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Logo of bmjThis ArticleThe BMJ
BMJ. 2007 April 21; 334(7598): 821.
PMCID: PMC1853230

England's new research funding system leaves some fields of psychiatry out in cold

New arrangements for funding academic medical research in England have left some disciplines, particularly in the field of psychiatry, out in the cold, depriving them of research funds and limiting career prospects for people wanting to work in these areas, researchers have warned.

The new system, announced last year, merged the budgets from the two existing streams for the public funding of medical research, those of the Medical Research Council and NHS Research (BMJ 2006;332:994, doi: 10.1136/bmj.332.7548.994).

There is now a single fund for academic medical research, administered by the National Institute for Health Research, which was set up to deliver the government's research strategy. Researchers in many disciplines who previously received funding directly from their NHS trusts have had to apply to the institute, and some have now been told that their research money will cease next year.

Peter Tyrer, professor of community psychiatry at Imperial College London, and a member of the panel that reviewed applications for funding in mental health, considers that research applications in forensic psychiatry, child psychiatry, and intellectual difficulties have fared particularly badly. None of the bids in these fields were funded, even though many of the researchers making them have international reputations and have previously been successful in gaining funding from a wide range of research bodies.

Of the 132 applications in mental health, only 15 were funded, Professor Tyrer noted. “However, four were funded for research in early interventions in psychosis, which is already vastly overfunded. Fashion is dictating to some extent what gets funded, but the real problem is that there is too little money available and everyone is scrambling for any share, however tiny.” he said.

“In areas such as dementia research (which comes from a different funding stream), there are more resources and a much greater chance of success.”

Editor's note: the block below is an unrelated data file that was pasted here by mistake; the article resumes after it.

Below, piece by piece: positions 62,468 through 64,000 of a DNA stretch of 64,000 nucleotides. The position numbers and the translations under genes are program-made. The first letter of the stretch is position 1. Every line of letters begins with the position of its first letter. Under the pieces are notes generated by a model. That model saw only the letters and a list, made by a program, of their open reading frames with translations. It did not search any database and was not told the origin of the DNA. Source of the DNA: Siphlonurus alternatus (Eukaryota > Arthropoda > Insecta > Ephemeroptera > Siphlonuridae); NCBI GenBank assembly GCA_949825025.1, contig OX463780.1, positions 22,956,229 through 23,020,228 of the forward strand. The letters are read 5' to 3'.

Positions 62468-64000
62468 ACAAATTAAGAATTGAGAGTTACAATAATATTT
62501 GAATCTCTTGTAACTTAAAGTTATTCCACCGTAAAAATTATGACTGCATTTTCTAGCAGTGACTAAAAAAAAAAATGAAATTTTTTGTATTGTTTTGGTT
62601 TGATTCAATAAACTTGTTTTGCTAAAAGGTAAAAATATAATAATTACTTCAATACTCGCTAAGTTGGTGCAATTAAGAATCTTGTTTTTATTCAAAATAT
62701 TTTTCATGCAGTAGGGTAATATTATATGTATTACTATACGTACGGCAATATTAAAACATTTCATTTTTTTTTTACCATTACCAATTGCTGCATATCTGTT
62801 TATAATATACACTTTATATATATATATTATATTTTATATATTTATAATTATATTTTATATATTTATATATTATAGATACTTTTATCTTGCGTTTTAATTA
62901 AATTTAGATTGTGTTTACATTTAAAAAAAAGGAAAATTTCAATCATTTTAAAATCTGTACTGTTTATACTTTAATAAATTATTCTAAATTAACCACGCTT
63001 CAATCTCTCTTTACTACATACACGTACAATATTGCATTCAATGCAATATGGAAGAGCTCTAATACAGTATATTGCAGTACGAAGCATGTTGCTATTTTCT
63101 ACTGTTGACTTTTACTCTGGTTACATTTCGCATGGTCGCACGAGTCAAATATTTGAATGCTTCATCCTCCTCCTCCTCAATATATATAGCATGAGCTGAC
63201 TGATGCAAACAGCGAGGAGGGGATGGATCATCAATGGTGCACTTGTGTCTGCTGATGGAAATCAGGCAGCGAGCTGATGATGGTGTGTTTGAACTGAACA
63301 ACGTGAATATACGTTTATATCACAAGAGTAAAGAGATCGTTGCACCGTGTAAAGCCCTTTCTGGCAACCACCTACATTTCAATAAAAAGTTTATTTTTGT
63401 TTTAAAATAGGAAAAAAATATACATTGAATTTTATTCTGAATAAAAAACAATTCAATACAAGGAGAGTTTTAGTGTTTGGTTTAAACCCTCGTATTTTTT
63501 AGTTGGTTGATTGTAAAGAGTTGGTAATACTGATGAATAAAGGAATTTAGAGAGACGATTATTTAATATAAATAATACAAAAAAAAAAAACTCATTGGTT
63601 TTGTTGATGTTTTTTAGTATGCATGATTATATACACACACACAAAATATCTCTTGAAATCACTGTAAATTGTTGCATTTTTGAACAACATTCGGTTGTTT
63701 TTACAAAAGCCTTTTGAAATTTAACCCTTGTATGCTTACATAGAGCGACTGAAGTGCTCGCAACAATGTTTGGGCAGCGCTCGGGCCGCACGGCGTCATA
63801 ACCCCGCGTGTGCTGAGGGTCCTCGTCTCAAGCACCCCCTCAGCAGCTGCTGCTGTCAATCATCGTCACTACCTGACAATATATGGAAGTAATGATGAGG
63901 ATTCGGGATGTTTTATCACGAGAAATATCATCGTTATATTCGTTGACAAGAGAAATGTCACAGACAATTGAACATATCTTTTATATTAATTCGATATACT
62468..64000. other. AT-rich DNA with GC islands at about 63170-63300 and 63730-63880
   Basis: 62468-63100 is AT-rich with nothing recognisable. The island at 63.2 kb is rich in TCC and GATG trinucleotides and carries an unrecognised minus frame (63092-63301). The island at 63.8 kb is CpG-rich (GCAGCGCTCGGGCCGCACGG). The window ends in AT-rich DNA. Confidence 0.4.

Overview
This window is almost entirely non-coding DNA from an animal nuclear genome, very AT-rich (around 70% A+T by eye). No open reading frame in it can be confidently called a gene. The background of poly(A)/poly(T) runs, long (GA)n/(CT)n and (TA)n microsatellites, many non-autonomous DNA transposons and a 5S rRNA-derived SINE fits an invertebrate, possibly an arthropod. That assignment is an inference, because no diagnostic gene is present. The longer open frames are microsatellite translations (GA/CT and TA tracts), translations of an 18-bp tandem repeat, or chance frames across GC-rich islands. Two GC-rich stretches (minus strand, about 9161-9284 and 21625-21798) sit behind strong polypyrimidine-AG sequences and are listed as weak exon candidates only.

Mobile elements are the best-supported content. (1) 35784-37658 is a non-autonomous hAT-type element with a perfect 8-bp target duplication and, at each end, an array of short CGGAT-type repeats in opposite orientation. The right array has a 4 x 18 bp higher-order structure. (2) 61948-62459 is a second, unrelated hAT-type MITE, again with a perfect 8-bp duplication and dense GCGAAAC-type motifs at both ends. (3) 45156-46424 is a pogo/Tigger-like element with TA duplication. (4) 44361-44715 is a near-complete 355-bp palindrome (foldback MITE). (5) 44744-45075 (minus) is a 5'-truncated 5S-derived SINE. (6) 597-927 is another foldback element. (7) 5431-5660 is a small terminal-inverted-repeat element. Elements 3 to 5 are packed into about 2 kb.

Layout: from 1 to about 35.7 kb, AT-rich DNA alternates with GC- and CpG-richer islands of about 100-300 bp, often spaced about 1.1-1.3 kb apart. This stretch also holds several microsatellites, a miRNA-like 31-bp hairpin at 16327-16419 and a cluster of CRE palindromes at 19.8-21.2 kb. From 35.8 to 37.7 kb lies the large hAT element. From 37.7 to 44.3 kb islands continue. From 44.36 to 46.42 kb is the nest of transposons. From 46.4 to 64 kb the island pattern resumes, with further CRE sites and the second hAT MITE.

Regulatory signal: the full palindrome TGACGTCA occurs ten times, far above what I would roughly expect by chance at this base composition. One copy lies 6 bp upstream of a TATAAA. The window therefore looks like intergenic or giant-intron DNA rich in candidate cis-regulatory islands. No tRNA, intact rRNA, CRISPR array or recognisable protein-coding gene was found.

“There is a serious risk that some of the smaller specialties in psychiatry will now cease to exist,” he warned. “One of the great strengths of psychiatry in the UK has been the diversification into specialist interests. It will be a great loss if they are lost from academic research.” He considered that the loss of research could also directly affect patients' care by failing to provide an evidence base for clinical decision making.

Sheilagh Hodgins, professor and head of forensic mental health science at the Institute of Psychiatry, London, was one of the researchers whose application for funding for forensic psychiatry was turned down. She said, “In our trust, the forensic psychiatry budget takes up 31% of the general adult psychiatry budget—and most of the patients we see come from general psychiatry.”

Her bid included three studies of interventions in general psychiatry aiming to reduce the need for transfer to forensic services. “Failing to develop this area will mean that the number of patients requiring care by forensic psychiatry will continue to be high, using up a major proportion of the psychiatry budget.”

She is concerned that bids for funding in psychiatry may have failed because research methods differ from those used in physical medicine.

Failure to get funding from the National Institute for Health Research may also lead to redundancies. Professor Hodgins said that her department has lost three academic posts. “There is already a shortage of forensic academics in the UK. Losing three more adds to this shortage.”